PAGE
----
She tried to picture some of E Division’s community support officers with the faces of sheep. But her imagination failed her.
‘The mind boggles,’ she said.
‘A bit of boggling now and then never did anyone any harm, in my opinion.’
Fry sighed. ‘Where is everyone, Gavin?’
‘Oh, am I not enough for you?’
‘What about Hurst , and Irvine ? Where are they?’
‘It’s the price of success.’
Fry didn’t need to ask any more. Sunday had been E Division’s strike day. Not a total withdrawal of labour in protest at their latest pay deal, as some officers would have liked, but a pre-planned operation targeting known criminals. Search warrants had been executed in various parts of the division. Arrests were made for assault, theft, burglary, going equipped, supplying Class-A drugs, and money laundering. Officers had recovered drugs, cigarettes, and a large amount of cash. Not a bad haul for the day, and the chiefs were happy. Intelligence-led, proactive policing at its best. But the consequent mountain of paperwork was horrendous. There were so many stages that followed from an arrest – prisoner handling, interviews, witness statements, case-file preparation …
‘And Ben Cooper –’ said Murfin.
‘Yes, I know. He’s got himself a cushy job.’
Murfin nodded casually at the body tent. Apart from the coat, about all that could be seen of the victim was a pair of muddy brown brogues that almost protruded from the tent into the rain.
‘We’ve got cars out trying to locate a vehicle,’ he said. ‘Reckon he must have got himself out here somehow, mustn’t he? He isn’t a hiker, not in those shoes.’
‘No luck so far?’
‘It’ll be parked up in a lay-by somewhere. Unless he was brought out here by someone else, of course.’
‘By his killer. Right.’
Fry didn’t answer. One of the other downsides of policing a rural area was the lack of CCTV cameras. One of the many downsides. If she’d still been working back in Birmingham, or any other city, they’d have caught the victim’s car on half a dozen cameras as it passed from A to B, registered his number plate at a car-park entry barrier, and probably got a nice, clear shot of him walking along the pavement to wherever he’d been going. And then they could have scanned the CCTV footage for possible suspects, grabbed images of a face from the screen for identification.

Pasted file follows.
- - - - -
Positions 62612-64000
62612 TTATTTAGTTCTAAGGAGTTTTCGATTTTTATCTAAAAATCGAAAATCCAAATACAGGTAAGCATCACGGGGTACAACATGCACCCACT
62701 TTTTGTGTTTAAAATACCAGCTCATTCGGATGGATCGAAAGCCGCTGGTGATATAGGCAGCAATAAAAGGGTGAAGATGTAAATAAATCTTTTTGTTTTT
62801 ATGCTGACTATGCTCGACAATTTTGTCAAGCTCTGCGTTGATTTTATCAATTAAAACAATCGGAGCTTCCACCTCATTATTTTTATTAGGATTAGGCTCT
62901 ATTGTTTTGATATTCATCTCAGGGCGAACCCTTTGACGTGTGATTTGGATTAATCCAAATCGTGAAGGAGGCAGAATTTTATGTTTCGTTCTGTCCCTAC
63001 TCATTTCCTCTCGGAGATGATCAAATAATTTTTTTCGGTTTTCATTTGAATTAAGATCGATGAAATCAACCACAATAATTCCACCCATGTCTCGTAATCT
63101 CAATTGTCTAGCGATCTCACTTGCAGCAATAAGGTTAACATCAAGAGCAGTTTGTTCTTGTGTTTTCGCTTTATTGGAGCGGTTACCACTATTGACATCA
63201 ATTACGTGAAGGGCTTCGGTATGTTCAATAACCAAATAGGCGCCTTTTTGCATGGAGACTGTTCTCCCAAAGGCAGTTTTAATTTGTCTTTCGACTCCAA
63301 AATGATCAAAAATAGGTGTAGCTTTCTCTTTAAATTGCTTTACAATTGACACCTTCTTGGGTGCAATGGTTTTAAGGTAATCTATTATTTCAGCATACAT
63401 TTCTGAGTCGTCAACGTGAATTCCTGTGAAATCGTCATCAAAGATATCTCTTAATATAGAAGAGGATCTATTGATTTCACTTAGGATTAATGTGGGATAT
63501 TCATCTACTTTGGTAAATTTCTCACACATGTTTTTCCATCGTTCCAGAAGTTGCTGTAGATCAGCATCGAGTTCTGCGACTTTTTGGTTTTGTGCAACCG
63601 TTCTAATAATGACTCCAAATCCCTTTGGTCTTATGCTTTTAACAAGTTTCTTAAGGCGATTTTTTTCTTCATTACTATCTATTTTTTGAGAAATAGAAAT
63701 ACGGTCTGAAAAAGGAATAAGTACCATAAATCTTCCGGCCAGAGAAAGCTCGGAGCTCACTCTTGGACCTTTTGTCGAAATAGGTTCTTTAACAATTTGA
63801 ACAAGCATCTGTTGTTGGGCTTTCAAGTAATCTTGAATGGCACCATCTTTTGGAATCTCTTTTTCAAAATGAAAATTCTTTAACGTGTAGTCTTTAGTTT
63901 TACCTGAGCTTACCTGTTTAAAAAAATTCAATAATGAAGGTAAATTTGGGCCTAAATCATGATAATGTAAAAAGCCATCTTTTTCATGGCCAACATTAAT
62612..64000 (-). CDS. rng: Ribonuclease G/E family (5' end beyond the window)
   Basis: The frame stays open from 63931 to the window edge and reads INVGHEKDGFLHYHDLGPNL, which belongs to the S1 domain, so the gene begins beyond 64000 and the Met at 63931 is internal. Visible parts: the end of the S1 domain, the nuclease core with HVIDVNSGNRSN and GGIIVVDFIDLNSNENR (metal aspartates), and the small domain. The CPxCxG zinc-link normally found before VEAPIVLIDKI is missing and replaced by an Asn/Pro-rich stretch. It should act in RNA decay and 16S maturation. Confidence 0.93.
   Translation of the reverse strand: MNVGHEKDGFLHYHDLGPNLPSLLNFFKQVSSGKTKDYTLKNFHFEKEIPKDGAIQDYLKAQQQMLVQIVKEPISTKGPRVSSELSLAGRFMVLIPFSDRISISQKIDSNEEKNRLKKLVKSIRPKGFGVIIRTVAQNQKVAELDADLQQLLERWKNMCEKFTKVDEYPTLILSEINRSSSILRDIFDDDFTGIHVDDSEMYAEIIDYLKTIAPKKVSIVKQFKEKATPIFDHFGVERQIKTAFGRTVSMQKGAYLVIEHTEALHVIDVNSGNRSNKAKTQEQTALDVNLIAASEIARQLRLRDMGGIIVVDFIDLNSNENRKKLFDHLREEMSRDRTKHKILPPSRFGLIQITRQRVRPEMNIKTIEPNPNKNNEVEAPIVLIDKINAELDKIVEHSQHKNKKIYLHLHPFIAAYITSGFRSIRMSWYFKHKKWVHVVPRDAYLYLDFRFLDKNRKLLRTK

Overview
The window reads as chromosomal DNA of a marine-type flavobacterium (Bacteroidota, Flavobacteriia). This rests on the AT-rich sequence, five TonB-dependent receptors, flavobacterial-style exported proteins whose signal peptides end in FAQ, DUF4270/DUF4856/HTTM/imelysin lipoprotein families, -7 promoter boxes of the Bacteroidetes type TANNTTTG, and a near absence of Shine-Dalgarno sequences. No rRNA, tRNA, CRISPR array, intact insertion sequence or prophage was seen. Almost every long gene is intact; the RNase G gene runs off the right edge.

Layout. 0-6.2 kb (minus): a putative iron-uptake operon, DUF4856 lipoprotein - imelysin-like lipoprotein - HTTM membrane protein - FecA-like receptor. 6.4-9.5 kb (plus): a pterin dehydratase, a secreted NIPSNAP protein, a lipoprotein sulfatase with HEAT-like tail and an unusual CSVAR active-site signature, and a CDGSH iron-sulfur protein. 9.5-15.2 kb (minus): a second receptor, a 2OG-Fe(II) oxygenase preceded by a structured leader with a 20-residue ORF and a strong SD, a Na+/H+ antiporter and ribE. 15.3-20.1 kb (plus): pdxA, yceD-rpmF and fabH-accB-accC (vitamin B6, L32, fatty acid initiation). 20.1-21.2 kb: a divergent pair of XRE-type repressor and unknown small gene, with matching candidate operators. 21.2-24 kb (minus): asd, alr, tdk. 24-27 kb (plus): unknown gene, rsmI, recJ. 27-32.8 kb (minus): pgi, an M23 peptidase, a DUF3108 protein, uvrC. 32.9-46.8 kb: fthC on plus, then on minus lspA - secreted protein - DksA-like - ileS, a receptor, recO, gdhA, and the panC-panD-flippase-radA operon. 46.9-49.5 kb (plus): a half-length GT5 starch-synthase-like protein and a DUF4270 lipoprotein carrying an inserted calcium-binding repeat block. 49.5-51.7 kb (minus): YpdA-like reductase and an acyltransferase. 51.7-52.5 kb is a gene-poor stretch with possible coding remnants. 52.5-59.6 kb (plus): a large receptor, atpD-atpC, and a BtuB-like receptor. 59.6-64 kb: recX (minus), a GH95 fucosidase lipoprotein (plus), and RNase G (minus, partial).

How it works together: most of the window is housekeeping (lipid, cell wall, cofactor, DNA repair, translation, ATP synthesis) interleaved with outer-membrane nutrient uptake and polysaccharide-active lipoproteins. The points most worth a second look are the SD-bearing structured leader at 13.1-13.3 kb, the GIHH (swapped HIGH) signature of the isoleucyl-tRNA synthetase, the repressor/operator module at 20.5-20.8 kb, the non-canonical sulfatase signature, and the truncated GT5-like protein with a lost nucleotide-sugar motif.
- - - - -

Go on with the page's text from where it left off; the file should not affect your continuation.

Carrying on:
But out here? Unless their victim had been idiot enough to go more than ten miles an hour over the limit on a stretch of the A6 where the speed cameras were actually operating, his movements might as well have been invisible.
‘If someone else took his car,’ said Murfin, ‘they might have dumped it and torched it by now.’
‘If they have, it’ll turn up somewhere.’
Murfin was wrestling with a decrepit Ordnance Survey map. Normally, he swore by his sat-nav, and never took driving instructions from anyone but TomTom, or his wife. That wasn’t much use when you’d left your car two fields away, though Fry knew that Wayne Abbott had a GPS device to map the location of a crime scene precisely.
‘We’re somewhere about here,’ said Murfin, stabbing a finger at a square of damp plastic. ‘Longstone Moor that way, the nearest village is Birchlow, over there. A few more villages across the valley. And a load of quarries all around us, some of them still in use. There’s a big mill down in that dip. Not textiles, it processes stone from the quarries.’
‘A tricky area, then?’
Murfin shrugged. ‘The lads are checking any pull-ins on the A623 or this back road over here between the villages. But, as you can see, there are quite a few unmade lanes and farm tracks in this area. So it could take a while, unless some helpful punter phones in.’
‘The victim’s shoes are muddy, so he could have walked some distance, at least.’
‘Eyam at the furthest, I’d say,’ suggested Murfin, pronouncing the ‘Eem’ correctly. ‘There’s a car park that tourists use, near the museum. I’ve asked for a check on any that have outstayed their parking tickets. He’s been dead for an hour or two, right?’
‘Three hours, according to the ME.’
‘He might be due for a fine, then. Poor bugger. That’s the last thing he needs.’
‘That’s not really funny, Gavin.’
‘Oh, I thought those were tears of unrestrained hilarity running down your face. Maybe it’s just the rain, after all.’
The officer nearby was listening to a call on his radio, and became suddenly alert. Fry looked at him expectantly.
‘What’s the news?’
‘Not good, Sergeant. The control room says a 999 call was received about twenty minutes ago.’ The officer pointed towards a distant stone building. ‘A unit has been despatched to the old agricultural research centre, about half a mile away in that direction. They thought we’d like to know. There’s been a report of another corpse.’
Fry cursed quietly, squinting against the downpour.
‘I’ve heard about showers of frogs,’ she said. ‘But I’ve never heard of it raining bodies.’